Journal Article

Can Antiretroviral Therapy Be Used to Prevent Sexual Transmission of Human Immunodeficiency Virus Type 1?

Mina Hosseinipour, Myron S. Cohen, Pietro L. Vernazza and Angela D. M. Kashuba

in Clinical Infectious Diseases

Published on behalf of Infectious Diseases Society of America

Volume 34, issue 10, pages 1391-1395
Published in print May 2002 | ISSN: 1058-4838
Published online May 2002 | e-ISSN: 1537-6591 | DOI: http://dx.doi.org/10.1086/340403
Can Antiretroviral Therapy Be Used to Prevent Sexual Transmission of Human Immunodeficiency Virus Type 1?

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Approximately 5 million people annually are newly infected with human immunodeficiency virus (HIV). Although education, behavior modification, and promotion of condom use are effective transmission-prevention measures, the severity of the pandemic demands that all possible prevention strategies be explored. Antiretroviral therapy has the potential to decrease sexual transmission of HIV type 1 by reducing levels of HIV RNA and thus decreasing the risk that infected persons will transmit the disease or by its use as preexposure or postexposure prophylaxis. In this article, we explore the rationale for using antiretroviral therapy to prevent sexual transmission of HIV, as well as the limitations of this approach.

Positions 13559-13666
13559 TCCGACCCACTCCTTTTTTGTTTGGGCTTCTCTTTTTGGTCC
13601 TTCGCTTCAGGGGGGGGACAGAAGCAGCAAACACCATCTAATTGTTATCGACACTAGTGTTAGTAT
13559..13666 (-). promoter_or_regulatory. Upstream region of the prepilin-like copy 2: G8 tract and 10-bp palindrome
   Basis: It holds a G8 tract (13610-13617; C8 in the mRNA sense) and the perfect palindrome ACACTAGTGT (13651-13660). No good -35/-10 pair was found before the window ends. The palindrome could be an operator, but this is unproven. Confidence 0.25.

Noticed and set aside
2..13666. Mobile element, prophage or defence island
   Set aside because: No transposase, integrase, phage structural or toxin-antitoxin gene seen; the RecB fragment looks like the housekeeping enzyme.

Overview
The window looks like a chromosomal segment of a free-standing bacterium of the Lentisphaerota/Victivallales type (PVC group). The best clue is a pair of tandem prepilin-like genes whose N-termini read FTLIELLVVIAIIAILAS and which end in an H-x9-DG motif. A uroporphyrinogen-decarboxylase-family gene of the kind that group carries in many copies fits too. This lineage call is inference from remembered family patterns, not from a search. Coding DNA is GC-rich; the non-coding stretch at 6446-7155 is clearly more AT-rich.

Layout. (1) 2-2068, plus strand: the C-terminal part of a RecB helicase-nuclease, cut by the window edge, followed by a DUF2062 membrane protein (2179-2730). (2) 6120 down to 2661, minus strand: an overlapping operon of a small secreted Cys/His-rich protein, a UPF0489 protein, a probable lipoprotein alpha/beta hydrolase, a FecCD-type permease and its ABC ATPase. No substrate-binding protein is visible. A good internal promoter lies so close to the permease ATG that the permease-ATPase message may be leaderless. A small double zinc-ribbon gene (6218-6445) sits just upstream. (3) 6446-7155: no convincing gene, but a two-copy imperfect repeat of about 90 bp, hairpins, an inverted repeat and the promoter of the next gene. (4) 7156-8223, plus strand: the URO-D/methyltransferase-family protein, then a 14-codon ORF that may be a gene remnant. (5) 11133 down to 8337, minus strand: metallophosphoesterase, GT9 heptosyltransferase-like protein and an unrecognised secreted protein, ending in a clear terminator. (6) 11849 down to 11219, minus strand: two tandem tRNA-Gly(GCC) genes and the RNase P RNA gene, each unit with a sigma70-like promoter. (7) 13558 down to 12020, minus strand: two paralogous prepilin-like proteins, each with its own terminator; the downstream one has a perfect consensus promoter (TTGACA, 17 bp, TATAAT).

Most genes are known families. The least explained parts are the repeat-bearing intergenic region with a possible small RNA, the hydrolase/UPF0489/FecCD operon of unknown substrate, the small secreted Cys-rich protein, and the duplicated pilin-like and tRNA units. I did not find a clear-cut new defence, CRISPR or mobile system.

Journal Article.  3538 words. 

Subjects: Infectious Diseases ; Immunology ; Public Health and Epidemiology ; Microbiology

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